|Yours truly on SSN 679, circa 1987|
I and the rest of the 130 or so men of her crew spent the next six months working 80+ hours a week to try to pry our ship from the clutches of the PSNS yardbirds in a shape that was fit to take to sea. During the limited hours in the day that we weren't at work, we drank a lot of beer and occasionally slept. While we weren't terribly picky, the consensus among us was that the best beer available locally was Henry Weinhard's Private Reserve.
Henry Weinhard had a long history of brewing in the Pacific Northwest, having been founded in 1856. There brewery was located in Portland, and by the time I was drinking their beers in 1986, they had used a very successful ad campaign (anyone remember Schludwiller?) to position themselves as a regional microbrew, in contrast to the big national breweries. My friends and I drank their Private Reserve Pilsner because it actually had some hop flavor to it, unlike most of the other choices available at the time. And being young Navy folk, we drank a lot of it.
Finally in June, 1986, we managed to escape from PSNS and head for our new homeport of Norfolk, VA. Since Henry's was a regional brewery and did not distribute to the East Coast, that was pretty much the end of my experience with it, until recently. In the intervening two and a half decades, Henry's, like so many of the moderately successful regionals, was absorbed by one of the bigger players in the beer game. Today, Henry's is owned by SAB Miller, with some of its beers being contract brewed by Full Sail Brewing Company.
Henry's came back on to my personal radar when I was contacted by a representative from the brewery who asked me if I would be interested in receiving a sample of their brand new India Pale Ale to review. Never being one to pass up a free beer and being curious as to how the Henry's of today might compare to my memories from 25 years ago, I said sure. The beer arrived late last week, so here's my review.
The beer poured a lovely gold-copper color in the glass, crystal clear and with a big white head. The aroma is very clean, with plenty of floral & citrus hop notes. The beer has 43 IBUs, primarily from Galena hops, I think. Cascade and Citra hops are used later in the brewing process, which accounts for the floral and citrus notes in the aroma. On the palate the beer is quite light, with excellent carbonation and a nice up front bitterness. There's a decent amount of hop flavor on the back end, with a nice finish. I'd score this beer very high on its drinkability; while it's not as hoppy as many IPAs out there today, that means you don't have to worry about your palate being wrecked after one bottle. I could easily see enjoying several of these with pizza or perhaps fish and chips. My shipmates and I would have loved it back in 1986...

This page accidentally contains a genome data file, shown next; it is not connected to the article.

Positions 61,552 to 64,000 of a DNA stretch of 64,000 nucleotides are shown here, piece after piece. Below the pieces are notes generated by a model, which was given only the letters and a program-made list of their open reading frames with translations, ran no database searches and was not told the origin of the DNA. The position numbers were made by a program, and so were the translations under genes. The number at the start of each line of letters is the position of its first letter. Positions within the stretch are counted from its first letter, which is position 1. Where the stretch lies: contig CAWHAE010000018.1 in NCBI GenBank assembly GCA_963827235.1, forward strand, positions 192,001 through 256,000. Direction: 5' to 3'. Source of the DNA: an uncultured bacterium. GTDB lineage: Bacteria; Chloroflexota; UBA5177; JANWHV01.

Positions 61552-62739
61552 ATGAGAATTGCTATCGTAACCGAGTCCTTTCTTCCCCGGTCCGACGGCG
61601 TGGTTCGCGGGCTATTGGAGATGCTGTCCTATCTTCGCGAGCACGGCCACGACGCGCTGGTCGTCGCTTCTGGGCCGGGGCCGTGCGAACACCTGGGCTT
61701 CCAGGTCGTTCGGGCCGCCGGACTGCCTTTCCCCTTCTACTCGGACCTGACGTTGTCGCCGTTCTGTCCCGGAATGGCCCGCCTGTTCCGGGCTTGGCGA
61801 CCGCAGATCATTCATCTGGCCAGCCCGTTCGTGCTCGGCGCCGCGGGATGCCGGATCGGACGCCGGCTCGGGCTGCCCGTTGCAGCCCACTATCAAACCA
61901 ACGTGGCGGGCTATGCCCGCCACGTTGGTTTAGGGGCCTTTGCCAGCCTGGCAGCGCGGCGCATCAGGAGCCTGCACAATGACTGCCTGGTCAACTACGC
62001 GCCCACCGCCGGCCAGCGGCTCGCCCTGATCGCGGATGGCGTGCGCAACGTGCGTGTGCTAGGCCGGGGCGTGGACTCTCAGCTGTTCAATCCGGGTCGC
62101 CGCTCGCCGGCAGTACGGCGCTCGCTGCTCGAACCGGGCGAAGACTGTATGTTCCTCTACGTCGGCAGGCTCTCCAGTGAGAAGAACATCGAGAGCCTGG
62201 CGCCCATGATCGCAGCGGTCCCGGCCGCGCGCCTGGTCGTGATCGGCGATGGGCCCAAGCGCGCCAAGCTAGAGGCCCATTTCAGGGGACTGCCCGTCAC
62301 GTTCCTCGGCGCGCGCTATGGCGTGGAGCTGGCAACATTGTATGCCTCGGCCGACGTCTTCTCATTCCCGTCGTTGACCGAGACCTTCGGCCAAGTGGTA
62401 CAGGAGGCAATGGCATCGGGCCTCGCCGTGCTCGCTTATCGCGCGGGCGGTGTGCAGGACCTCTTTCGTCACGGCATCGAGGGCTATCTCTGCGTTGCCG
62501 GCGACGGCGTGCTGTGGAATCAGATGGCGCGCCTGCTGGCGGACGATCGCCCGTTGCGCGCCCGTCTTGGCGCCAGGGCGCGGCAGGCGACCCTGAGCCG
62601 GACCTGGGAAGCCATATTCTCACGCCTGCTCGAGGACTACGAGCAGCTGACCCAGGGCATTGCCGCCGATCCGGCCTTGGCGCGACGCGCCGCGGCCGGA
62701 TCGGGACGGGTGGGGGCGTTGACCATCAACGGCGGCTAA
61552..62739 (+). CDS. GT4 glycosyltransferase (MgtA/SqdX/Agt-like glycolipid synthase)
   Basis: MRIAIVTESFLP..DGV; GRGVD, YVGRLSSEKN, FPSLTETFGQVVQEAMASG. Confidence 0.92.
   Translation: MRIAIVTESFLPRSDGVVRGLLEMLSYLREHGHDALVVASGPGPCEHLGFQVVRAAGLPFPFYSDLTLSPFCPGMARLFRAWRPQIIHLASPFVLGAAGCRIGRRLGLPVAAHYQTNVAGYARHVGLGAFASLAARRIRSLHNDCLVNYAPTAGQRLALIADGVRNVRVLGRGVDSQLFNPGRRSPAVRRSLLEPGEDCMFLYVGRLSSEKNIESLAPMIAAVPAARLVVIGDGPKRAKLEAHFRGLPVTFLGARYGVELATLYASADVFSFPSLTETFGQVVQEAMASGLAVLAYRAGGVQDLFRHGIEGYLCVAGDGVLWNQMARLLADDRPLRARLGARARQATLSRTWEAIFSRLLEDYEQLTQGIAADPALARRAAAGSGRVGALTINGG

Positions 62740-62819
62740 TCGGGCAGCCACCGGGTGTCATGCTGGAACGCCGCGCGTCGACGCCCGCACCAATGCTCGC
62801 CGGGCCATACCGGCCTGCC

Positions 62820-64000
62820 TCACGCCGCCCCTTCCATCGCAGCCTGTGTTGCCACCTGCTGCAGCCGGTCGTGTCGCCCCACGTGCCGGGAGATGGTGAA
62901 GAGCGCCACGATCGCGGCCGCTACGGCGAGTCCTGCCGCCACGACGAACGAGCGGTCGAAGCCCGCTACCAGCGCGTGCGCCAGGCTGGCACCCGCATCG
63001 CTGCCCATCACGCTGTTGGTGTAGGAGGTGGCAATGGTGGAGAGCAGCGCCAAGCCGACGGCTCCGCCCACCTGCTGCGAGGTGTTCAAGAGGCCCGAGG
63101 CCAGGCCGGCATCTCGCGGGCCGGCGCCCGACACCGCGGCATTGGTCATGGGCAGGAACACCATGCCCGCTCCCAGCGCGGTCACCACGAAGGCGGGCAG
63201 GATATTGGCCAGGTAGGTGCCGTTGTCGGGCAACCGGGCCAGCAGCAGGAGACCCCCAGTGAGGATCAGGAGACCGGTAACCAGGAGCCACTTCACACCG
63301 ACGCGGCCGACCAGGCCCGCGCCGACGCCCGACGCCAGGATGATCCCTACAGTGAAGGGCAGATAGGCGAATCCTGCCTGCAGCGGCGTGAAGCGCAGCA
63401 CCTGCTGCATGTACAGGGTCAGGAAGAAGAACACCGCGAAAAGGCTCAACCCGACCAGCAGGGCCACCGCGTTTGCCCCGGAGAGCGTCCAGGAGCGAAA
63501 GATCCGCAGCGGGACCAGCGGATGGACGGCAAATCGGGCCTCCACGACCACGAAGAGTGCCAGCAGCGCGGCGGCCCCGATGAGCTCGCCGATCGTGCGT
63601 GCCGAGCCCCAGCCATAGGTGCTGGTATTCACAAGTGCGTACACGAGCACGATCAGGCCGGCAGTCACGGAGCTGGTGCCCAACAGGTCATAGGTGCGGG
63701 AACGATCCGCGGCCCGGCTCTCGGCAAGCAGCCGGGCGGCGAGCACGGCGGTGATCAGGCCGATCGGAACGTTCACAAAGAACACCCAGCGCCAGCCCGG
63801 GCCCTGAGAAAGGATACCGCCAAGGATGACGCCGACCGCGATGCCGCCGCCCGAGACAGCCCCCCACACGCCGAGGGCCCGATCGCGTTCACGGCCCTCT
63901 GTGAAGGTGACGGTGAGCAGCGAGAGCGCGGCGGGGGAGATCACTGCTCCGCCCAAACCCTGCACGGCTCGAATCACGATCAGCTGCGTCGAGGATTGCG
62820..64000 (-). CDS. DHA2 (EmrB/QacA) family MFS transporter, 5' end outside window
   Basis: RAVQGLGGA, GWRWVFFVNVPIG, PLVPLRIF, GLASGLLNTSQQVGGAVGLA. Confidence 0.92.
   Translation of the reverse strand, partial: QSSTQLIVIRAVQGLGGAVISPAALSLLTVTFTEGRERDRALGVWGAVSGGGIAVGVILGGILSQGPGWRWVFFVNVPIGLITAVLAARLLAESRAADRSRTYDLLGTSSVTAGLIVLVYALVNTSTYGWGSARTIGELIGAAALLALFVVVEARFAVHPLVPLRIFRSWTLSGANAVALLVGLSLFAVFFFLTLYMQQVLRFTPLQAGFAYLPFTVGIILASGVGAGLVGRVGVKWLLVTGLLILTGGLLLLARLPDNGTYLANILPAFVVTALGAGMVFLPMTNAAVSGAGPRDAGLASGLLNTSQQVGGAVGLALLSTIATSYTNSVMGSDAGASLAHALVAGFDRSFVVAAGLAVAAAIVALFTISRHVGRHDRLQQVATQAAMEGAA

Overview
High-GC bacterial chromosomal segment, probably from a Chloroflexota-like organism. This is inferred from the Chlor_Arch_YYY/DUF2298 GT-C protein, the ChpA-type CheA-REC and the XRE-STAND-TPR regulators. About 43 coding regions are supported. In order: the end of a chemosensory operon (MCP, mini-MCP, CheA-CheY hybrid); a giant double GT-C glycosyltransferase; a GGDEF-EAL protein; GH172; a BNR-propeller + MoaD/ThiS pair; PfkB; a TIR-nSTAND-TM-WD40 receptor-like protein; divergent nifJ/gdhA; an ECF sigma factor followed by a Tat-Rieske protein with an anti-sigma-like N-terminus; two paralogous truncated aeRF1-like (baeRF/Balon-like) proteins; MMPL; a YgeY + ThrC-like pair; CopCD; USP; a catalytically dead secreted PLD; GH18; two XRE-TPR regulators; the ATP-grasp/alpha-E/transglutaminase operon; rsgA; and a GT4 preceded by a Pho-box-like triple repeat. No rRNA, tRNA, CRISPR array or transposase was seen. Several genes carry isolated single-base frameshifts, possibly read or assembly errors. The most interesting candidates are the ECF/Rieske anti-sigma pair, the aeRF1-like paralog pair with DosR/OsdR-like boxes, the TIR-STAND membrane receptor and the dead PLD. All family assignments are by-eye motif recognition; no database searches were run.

I also drank a liter of Kenai River Brewing Company's Nugget Single Hop IPA over the weekend. I know that the guys over there are working like dogs trying to keep up with the demand for their new cans, so I'm glad to see they are still able to find the time to bring out new one-off brews. The beer poured a deep gold color with a slight haze and a nice white head. There was plenty of hop aroma, as is usual with these single hops, but this time there was something else in the aroma, something that I could not identify. Besides the expected floral/resiny elements, I got a a faint spicy note, but I'm still not sure how to describe it. I was reduced to sniffing spice jars in the pantry, trying to identify it, but still failed. It's certainly not an unpleasant aroma; just maddeningly difficult for me to identify. The beer has excellent bitterness (as you'd expect from such a high alpha acid hop), good carbonation and an excellent finish. Another interesting and successful exploration of the virtues and limitations of a single hop variety.
I've also heard the has brewed a spontaneously fermented "wild ale" for the 5th Anniversary party of The City Beer Store down in San Francisco, California. It's called Open Container and here's what they had to say about it:
“Brewed in July 2010 at Midnight Sun by City Beer Store owners, Craig and Beth Wathen and our brew crew, Open Container was fermented with Wild AK yeasts then aged in Chardonnay barrels for several months. This very special 3-barrel batch honors eccentric West Coast brewing.”
I don't know if we'll see any of it for sale up here in Alaska, but I sure hope so.
I wanted to toss in another reminder about the 19th Annual Great Alaska Craft Beer and Homebrew Festival May 27 and 28 in Haines, Alaska. I've yet to make it to this one and it's not looking good for this year, but I've heard from others that it's always a great time. They're expecting over 1,200 attendees this year, so if you go you should have lots of company. As for me, 2012 for sure...
Well, that's about it for this week. Should have some interesting new brews to talk about next time around.
Until Next Time, Cheers!